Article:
Imagine an eerie mansion during a thunderstorm, the echoing of manic laughter and the terrified tones of a nubile heroine screaming “It’s alive!”
It’s the classic dramatic setting for those out-of-the-box scientific and engineering breakthroughs, right before unholy things are unleashed and later chased by people with torches and pitchforks.
Still from: Wintergatan – Marble Machine
However, not all inventions born in this setting need to be hunted down! Some can be used to delight the ears (rather than eat them), like the following five very unusual musical instruments…
5. Hyperbass Flute
For those flautists who need to crank it up to eleven and drop the bass like an anvil, there’s the hyperbass flute. With 50 feet (15 meters) of tubing length, this behemoth is a mighty four octaves below your average concert flute.
4. The Great Stalacpipe Organ
When Pentagon computer programmer Leland W. Sprinkle visited the Luray Caverns in Virginia in the ‘50s, he noticed something peculiar when his son bumped his head against one of the giant stalactites. It wasn’t the sound of his crying son echoing through the caves, but rather the sound the stalactite made. He spent the following years finding and shaving appropriate stalactites in the cave to produce specific notes. He then wired a mallet up to each stalactite, which is activated by pressing the correct key on the instrument’s keyboard.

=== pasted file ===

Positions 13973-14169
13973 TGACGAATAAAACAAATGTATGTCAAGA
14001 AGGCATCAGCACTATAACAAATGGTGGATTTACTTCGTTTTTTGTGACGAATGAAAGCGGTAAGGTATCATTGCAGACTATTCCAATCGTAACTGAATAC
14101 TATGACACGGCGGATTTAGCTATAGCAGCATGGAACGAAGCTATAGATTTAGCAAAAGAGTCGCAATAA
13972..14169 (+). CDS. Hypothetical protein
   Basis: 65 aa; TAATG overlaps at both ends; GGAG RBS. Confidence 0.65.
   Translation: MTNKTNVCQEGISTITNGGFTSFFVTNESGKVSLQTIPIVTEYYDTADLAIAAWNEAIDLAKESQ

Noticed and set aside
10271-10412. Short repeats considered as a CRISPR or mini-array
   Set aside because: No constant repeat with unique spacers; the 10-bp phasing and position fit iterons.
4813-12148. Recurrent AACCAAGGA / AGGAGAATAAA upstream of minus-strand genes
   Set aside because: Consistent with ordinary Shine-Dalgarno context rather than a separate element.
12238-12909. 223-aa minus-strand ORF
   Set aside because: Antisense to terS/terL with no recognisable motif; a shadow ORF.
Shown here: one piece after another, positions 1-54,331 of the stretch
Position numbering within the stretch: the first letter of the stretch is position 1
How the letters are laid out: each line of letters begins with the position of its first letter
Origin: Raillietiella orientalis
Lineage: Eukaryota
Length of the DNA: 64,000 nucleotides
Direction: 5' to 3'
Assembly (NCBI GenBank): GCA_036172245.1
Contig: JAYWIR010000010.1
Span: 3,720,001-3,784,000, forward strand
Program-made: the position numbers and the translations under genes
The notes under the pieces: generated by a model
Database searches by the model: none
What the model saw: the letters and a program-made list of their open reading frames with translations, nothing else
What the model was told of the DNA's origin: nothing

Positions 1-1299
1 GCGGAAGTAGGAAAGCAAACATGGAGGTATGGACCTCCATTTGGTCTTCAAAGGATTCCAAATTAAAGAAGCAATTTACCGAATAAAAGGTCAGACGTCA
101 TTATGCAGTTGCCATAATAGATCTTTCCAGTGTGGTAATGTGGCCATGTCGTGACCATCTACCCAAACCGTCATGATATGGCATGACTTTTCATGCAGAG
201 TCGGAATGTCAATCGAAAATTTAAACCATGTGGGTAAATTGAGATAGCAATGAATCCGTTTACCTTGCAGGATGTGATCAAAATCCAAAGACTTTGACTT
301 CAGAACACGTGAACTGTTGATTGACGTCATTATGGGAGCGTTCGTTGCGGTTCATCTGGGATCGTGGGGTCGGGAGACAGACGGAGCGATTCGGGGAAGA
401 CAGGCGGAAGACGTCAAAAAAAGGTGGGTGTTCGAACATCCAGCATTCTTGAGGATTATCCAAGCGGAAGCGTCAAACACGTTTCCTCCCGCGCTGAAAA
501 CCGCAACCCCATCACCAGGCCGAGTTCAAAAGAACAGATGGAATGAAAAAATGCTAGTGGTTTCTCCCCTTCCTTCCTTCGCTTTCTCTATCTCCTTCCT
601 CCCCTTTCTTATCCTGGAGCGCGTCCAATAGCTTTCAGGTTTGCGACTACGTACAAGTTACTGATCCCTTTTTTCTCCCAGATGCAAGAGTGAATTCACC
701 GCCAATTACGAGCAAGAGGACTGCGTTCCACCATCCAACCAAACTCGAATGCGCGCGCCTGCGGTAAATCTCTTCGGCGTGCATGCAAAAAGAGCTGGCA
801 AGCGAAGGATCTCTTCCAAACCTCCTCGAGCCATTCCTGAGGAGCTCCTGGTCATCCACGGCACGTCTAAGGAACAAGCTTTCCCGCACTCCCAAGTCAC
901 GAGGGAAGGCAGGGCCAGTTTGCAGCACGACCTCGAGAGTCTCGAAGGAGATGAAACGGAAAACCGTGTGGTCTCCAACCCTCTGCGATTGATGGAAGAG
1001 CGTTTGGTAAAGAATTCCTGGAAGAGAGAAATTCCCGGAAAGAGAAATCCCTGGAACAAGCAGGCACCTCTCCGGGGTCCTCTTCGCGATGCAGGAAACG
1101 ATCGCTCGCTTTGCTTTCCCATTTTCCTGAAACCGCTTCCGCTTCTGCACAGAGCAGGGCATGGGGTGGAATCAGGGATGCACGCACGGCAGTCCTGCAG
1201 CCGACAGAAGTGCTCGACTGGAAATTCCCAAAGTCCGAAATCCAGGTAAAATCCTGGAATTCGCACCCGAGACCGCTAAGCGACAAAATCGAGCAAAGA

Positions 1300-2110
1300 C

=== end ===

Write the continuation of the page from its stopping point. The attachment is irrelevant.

The Oomphalapompatronium (not to be confused with Oompa Loompas from Willy Wonka), is made from a wheel, pottery, tin cans, and water bottles. Made by mad genius Len Solomon who’s been making weird instruments for 25 years, this instrument actually doesn’t sound anything like the cacaphonic disaster the name implies.
Named after the Greek god of lightning, this is basically a singing Tesla coil. Not the car, but that ominous rod with lightning sparks featured in many a Frankenstein movie and Command & Conquer: Red Alert. This scary instrument has been modified to produce musical tones by modulating its spark output. The resulting pitch is a low fidelity square wave that sounds a lot like an analog synthesizer and you can even play simple, yet dangerous chords.
1. Wintergatan Marble Machine
Built by Swedish musician Martin Molin, the Wintergatan (named after his own folktronica band) is a handmade music box that powers a kick drum, bass, vibraphone and other instruments using a hand crank and 2,000 marbles. It took 14 months to complete, and it’s essentially a beautifully decorated analog MIDI machine. Its central wheel is a 32 bar loop, and the key of the song can be adjusted while playing.
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